Director: Naomi Kawase Featuring: Kirin Kiki, Masatoshi Nagase, Kyara Uchida
Language: Japanese Running Time: 109 minutes
Original review: Louise Keller, Urban Cinefile
Extracted by: Gail Bendall
In contemporary Japan Sentaro (Masatoshi Nagase) runs a small bakery that serves dorayakis – pastries filled with sweet red bean paste (“an”). When an old lady, Tokue (Kirin Kiki), offers to help in the kitchen he reluctantly accepts. But Tokue proves to have magic in her hands when it comes to making “an”.
Cherry blossoms, sweet bean paste and secrets are some of the ingredients of this involving drama in which a confectioner, schoolgirl and elderly woman cross paths. Based on Dorian Sukegawa’s book and selected to open Cannes’ Un Certain Regard in 2015, Naomi Kawase’s film uses the symbolic bean paste that fills the pancakes her protagonist makes that brings together her three main characters. Simply told with plenty of heart, the film explores the simple joys that relieve burdens and unite souls.
The cherry blossoms are in full bloom when we meet Doroyaki stall manager Sentaro, schoolgirl Wakana (Kyara Uchida) and 76 year old Tokue, who is the catalyst for change. When he hires Tokue against his better judgment for the part time job he is advertising – mindful of her age and crippled hands, he quickly finds her input makes a huge difference not only to his business but to his perception of life. An (the chunky, sweet bean paste) is the soul of the Doroyaki, Tokue tells him, replacing his commercially bought filling with the one she painstakingly makes herself. Word of the new doroyaki travels quickly and business booms.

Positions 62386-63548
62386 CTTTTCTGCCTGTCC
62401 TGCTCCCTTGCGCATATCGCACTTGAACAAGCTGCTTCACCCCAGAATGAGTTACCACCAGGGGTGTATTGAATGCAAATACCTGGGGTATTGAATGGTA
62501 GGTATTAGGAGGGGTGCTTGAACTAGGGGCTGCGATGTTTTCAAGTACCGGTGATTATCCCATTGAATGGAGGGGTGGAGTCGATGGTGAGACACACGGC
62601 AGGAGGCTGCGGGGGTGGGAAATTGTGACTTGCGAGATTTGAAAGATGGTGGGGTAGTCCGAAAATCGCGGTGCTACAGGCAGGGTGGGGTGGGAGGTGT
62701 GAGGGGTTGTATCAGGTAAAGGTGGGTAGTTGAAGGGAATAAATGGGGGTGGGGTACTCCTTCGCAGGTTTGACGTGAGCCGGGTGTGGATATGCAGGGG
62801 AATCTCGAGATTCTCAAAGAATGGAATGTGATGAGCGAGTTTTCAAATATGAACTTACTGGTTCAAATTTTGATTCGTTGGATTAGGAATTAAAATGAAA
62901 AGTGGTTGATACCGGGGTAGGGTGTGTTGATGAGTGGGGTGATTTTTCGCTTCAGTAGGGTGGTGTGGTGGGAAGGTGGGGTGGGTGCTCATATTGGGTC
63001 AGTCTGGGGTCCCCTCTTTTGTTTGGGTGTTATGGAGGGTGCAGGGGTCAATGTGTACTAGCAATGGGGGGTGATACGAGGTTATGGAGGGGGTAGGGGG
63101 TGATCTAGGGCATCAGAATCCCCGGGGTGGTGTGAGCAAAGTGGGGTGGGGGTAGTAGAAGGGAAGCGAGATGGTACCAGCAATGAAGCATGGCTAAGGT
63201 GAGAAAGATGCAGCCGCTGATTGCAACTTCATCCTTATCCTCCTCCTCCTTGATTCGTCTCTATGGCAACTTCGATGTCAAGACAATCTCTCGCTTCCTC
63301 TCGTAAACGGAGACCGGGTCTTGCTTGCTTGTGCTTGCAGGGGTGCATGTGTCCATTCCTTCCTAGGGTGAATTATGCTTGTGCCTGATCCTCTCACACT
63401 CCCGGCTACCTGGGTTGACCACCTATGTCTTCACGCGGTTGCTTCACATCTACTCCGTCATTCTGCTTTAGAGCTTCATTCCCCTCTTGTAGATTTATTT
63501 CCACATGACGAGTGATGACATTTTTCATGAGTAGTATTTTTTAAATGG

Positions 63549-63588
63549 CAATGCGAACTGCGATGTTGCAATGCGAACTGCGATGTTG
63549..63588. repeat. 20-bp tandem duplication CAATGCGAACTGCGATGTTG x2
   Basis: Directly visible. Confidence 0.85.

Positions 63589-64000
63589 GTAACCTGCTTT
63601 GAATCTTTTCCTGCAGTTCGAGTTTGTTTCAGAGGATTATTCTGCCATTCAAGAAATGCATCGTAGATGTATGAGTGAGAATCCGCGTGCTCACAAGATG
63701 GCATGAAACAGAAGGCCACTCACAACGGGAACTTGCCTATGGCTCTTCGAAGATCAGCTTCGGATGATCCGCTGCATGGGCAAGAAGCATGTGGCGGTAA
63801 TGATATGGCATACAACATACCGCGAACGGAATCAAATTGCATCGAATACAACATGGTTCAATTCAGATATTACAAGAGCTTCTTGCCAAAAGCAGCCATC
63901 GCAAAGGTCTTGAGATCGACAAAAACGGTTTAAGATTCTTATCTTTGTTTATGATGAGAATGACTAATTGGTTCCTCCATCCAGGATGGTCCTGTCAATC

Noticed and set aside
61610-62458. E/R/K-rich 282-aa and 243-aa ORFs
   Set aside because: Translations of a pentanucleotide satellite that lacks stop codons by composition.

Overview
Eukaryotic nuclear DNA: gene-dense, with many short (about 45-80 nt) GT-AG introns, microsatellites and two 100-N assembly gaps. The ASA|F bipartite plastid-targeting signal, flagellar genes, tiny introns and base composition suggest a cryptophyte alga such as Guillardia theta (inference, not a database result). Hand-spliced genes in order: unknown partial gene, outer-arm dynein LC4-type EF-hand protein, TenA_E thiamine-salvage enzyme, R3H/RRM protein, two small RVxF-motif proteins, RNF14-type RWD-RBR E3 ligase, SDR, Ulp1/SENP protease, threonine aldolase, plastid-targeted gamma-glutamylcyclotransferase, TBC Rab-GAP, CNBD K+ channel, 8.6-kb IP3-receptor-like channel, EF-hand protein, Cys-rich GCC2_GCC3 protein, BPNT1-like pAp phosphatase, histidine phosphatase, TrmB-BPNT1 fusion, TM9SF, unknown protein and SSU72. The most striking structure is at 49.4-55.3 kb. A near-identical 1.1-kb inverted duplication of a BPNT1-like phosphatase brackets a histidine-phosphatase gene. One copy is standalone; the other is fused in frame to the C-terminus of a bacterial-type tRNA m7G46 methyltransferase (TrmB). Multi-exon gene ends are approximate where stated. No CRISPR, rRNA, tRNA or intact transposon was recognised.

Word also travels quickly concerning the secrets that both Tokue and Sentari hide. Keep a tissue handy: it is at this point that the film’s mood changes and becomes soulful with some highly moving scenes. It’s a charming film about nature, relationships and living for today.